As I was rereading Thomas Ligotti’s first published tale “Allan And Adelaide: An Arabesque” a homage to his early love of Poe I was reminded once again of Camille Paglia’s observation: “There is no sex instinct per se in Poe. His eroticism is in the paroxysms of suffering, the ecstatic, self-inflaming surrender to tyrant mothers.”1 If this can be said of Poe (and I think it can!), then anyone who has read Ligotti’s tales will admit that the same understated aesthetic pervades his works as well. Who will forget that last message of Adelaide – sister-mother of brother, Allan:
“All alone, I know. And betrayed. Lost and lonely Allan. You were always alone, my brother, and so was I. It could never have been otherwise. I know how my lies have hurt you, and what they drove you to do. But none of that matters now, none of that ever mattered, for if we could not truly share our lives then at least we always shared a soul, did we not? That is the only thing, despite all the masks and mirrors and whatever it was we thought we were. So many things we could not share until now. Now I can share with you the most precious thing of all… I will share my death. Come to me and share my death. Yes, closer. Do not think about the blood, it is both of ours. Now even closer. See how your blood flows with mine.”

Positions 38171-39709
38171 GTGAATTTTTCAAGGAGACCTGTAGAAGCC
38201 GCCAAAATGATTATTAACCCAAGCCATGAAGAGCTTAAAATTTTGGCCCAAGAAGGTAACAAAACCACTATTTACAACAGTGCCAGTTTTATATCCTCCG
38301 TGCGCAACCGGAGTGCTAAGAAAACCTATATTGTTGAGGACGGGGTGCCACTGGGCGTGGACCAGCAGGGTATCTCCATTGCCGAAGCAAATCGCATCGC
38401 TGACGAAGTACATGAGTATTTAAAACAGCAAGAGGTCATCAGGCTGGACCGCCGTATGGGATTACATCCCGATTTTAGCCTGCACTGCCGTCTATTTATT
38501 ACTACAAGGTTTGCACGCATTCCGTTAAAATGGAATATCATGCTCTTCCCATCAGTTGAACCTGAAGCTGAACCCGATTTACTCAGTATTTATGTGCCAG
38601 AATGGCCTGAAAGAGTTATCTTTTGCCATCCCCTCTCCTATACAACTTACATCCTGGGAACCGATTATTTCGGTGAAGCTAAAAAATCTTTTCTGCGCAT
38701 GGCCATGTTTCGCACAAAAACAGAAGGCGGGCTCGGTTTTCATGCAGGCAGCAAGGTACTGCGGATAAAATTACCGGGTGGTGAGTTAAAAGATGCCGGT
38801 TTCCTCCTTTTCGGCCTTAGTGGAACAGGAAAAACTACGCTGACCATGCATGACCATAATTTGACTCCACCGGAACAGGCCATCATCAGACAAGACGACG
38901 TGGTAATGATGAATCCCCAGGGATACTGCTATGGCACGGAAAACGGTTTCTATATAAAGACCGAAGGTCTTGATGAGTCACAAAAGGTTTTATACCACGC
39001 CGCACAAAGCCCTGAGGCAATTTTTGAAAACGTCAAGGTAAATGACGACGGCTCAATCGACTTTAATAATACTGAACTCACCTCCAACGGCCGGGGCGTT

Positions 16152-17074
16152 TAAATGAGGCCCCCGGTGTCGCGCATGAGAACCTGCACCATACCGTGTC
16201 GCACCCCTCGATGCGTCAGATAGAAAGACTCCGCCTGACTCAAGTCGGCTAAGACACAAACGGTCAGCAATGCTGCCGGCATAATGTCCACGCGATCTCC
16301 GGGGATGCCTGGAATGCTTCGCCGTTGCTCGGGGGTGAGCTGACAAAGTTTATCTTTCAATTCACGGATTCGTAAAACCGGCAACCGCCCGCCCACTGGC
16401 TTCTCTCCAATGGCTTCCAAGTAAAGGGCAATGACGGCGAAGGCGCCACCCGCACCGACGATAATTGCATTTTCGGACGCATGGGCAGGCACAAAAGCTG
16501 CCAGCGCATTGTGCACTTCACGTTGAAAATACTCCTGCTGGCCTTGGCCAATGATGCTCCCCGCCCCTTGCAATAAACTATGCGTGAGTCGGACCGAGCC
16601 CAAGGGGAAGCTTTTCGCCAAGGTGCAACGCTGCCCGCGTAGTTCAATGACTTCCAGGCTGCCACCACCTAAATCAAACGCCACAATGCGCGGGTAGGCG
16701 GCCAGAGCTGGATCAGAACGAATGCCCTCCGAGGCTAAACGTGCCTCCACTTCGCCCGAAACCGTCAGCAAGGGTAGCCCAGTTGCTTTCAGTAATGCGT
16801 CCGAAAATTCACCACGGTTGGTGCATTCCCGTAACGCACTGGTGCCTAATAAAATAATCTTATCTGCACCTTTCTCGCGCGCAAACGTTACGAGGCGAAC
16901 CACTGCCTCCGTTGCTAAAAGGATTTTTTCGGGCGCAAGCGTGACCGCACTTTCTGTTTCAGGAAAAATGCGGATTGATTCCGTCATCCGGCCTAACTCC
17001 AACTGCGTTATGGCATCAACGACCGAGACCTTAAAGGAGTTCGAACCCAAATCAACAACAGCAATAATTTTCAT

Poe’s great tyrant mothers, vampires one and all, haunting this passage… Ligotti would go beyond Poe, and yet would keep that eroticism without sex throughout his tales. One remembers the interview in which he is asked:
VS: Are you dating anyone? Any interest there in the foreseeable future? If not, then do you value all the time which is not wasted on sex and relationships (something which probably takes up 70% of most people’s mental energy)? …
TL: I’ve been checking out computer matchmaking sites for years but I can’t find anyone whose idea of a good time is dinner and a suicide pact.
Morbid humor? Evasion? A sort of ironic or sardonic tip of the hat to a devilish imp of the perverse – a la Poe? When asked about his love of Decadent literature he said: “During my Decadent phase from the mid-seventies to the early eighties, I preferred the world-weary stuff to the love-and-corpse stuff, although most decadents wrote both, as is well exemplified by Georges Rodenbach’s Bruges-la-morte.” It’s this tendency toward the morbidity and weariness of things, the almost Gnostic world-rejection without its redemptive soteriological goals that pervades Ligotti’s aesthetics of pessimism.
1. Paglia, Camille. Sexual Personae (p. 573). Yale University Press. Kindle Edition.